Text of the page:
Celebrity retreats, past and present, on Lisbon's outskirts

Photo of Steve McKenna

From plush palaces to poetic retreats, the scenic fringes of Portugal's capital have drawn everyone from royalty to Lord Byron to Madonna.

“It used to take a day and a half to get here from Lisbon by horse,” says our guide Maria as we pull up outside the National Palace of Queluz in our coach. When it mushroomed in the 18th century as a summer retreat and residence for Portugal’s royal family, the palace was hidden away in forested hilly countryside. Today, it’s almost part of Lisbon’s urban sprawl, a 20-minute motorway drive from the heart of the Portuguese capital, the last port of call on our voyage from Barcelona on Regent Seven Seas Explorer. 

We’ve grown accustomed to glamorous decor this week — our palatial cruise ship is not dubbed “the most luxurious ship ever built” for nothing — but the Queluz interiors are still very eye-catching. Beyond the palace’s rather sober facade is a series of sumptuous rooms, with ornate baroque, rococo and neoclassical features to admire and Maria’s entertaining stories about the eccentric characters who lived here. 

She’s particularly animated about the rumoured antics of Carlota Joaquina, the Spanish-born wife of Joao VI, once king of Portugal and emperor of Brazil. The queen was a suspect in the mysterious death of her husband, who fell victim to arsenic poisoning in 1826. We hear more stories as we shuffle beneath richly carved ceilings and past Chinese porcelain, mahogany furniture and azulejo (tiles) depicting rustic and mythical scenes from Portugal and its former African, Asian and American colonies.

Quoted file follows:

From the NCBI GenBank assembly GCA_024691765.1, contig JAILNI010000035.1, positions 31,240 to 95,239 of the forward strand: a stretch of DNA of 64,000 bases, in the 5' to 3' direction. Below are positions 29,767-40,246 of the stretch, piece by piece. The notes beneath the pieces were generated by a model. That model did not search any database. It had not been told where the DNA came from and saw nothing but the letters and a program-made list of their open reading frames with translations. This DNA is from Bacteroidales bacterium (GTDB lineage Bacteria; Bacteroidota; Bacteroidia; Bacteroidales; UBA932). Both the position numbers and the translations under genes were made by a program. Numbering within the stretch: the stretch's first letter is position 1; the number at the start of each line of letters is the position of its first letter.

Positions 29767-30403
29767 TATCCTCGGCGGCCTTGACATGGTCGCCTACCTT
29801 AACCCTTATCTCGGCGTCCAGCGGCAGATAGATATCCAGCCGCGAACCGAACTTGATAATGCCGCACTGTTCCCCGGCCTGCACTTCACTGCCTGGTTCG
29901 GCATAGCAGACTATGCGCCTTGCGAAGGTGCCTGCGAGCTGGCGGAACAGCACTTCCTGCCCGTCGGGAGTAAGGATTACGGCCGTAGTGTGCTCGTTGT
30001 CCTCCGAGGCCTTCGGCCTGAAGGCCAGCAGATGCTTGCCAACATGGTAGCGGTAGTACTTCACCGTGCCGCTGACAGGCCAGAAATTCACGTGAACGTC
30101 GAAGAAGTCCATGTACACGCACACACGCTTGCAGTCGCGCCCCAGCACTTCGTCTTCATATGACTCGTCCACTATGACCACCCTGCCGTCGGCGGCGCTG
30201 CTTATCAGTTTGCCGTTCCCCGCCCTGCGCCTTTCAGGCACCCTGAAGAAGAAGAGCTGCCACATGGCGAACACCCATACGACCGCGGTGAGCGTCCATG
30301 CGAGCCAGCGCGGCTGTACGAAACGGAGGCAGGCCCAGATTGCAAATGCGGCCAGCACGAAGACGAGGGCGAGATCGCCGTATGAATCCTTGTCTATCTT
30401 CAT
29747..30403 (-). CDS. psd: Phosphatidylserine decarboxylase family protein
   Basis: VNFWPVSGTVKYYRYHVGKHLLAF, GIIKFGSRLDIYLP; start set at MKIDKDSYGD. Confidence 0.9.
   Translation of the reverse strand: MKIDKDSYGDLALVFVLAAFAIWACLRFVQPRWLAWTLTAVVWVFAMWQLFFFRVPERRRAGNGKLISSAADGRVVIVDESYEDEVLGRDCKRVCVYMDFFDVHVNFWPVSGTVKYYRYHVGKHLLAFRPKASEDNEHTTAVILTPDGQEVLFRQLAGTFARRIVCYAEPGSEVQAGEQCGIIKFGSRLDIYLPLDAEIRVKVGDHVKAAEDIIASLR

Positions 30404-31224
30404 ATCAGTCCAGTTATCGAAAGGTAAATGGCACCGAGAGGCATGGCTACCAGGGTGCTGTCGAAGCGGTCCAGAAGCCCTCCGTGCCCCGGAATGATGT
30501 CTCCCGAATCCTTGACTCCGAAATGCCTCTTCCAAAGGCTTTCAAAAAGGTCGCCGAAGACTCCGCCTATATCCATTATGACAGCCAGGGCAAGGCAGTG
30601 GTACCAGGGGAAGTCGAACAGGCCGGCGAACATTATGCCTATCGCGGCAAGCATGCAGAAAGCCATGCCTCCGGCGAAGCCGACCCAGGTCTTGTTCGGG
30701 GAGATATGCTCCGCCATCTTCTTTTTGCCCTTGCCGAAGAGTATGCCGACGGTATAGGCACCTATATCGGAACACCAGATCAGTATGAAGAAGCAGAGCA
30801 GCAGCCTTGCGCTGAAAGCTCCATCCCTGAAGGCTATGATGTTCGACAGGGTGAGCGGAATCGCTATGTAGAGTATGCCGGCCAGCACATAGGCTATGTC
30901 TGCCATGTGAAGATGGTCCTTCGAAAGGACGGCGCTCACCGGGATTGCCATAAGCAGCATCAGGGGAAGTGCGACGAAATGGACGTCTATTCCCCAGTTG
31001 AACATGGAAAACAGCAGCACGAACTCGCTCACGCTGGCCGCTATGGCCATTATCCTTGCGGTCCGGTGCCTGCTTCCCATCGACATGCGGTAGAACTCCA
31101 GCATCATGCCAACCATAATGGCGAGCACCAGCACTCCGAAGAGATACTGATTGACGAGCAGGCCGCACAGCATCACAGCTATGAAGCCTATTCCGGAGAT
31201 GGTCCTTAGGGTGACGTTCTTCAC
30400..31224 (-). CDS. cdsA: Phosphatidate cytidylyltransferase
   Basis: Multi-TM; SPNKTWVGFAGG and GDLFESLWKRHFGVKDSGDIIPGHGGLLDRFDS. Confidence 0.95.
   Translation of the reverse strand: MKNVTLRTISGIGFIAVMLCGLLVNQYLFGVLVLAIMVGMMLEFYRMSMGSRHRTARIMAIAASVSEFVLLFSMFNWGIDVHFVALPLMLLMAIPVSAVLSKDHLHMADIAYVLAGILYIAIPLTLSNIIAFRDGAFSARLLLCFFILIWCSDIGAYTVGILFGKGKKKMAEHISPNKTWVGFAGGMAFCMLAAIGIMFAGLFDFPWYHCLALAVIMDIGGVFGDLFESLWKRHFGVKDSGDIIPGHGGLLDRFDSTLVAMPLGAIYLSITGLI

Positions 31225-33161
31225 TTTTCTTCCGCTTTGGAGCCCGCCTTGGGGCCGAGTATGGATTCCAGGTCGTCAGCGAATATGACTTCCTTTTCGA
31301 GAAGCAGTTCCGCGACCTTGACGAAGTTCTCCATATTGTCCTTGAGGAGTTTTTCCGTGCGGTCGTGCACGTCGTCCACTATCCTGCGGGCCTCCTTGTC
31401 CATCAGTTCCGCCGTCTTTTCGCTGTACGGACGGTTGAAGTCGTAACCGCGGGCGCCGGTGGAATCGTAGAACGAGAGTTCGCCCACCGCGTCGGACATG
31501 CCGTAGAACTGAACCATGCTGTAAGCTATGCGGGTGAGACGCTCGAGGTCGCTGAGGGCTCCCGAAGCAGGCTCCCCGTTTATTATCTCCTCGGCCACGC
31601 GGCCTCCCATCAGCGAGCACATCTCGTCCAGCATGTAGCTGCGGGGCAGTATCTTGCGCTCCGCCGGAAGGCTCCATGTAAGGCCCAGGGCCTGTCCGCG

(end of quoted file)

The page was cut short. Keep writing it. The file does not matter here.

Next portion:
Then we amble out into the palace gardens. Nicknamed the Versailles of Portugal, they’re fashioned with topiary hedges, sculptures, fountains and an azulejo-lined canal on which the royals would take gondola rides. Extravagant functions and festivities were staged here, replete with fireworks and exotic animals (lions, tigers and monkeys would be displayed in cages to impress the guests). The gardens aren’t quite as exciting today, but they make for a pleasant stroll, the only negative being the muffled groan of traffic from the nearby motorway. 

Our next stop, a further 17km up the road, is Sintra, a hilltop town described in 1809, as a “glorious Eden” by the poet Lord Byron. It no longer matches this idyllic billing (tourist buses and groups clog its narrow, sloping streets) but it’s undeniably photogenic, with densely forested surrounds. The latest celebrity seduced by Sintra is Madonna, who has apparently purchased a historic mansion here after her adopted 11-year-old son David Banda joined the youth academy of Benfica, one of Lisbon’s top soccer clubs. 

Returning to Lisbon’s cruise port via the fishing villages-turned-Atlantic coast resorts of Cascais and Estoril, Maria points out the holiday apartment of another globally renowned icon: Cristiano Ronaldo, the Portuguese footballer. 

After re-embarking the Regent Seven Seas Explorer for our last night, we sip cocktails on the top veranda and ponder if there’s a more photogenic place to end a European cruise than Lisbon. The city overlooks the wide, tranquil Tagus River, with colourful buildings and a medieval castle sprinkling its seven hills. 

It’ll be a wrench to say goodbye to this marvellous ship, at least we’ll be free to soak up Lisbon’s charms: to ride its famous yellow trams, get lost in its winding, hilly backstreets and watch the world go by from terrace cafes over coffee and those crumbling culinary staples of Portugal, pasteis de nata, or egg tart pastries. 

Fact File


Steve McKenna was a guest of Regent Seven Seas Explorer.


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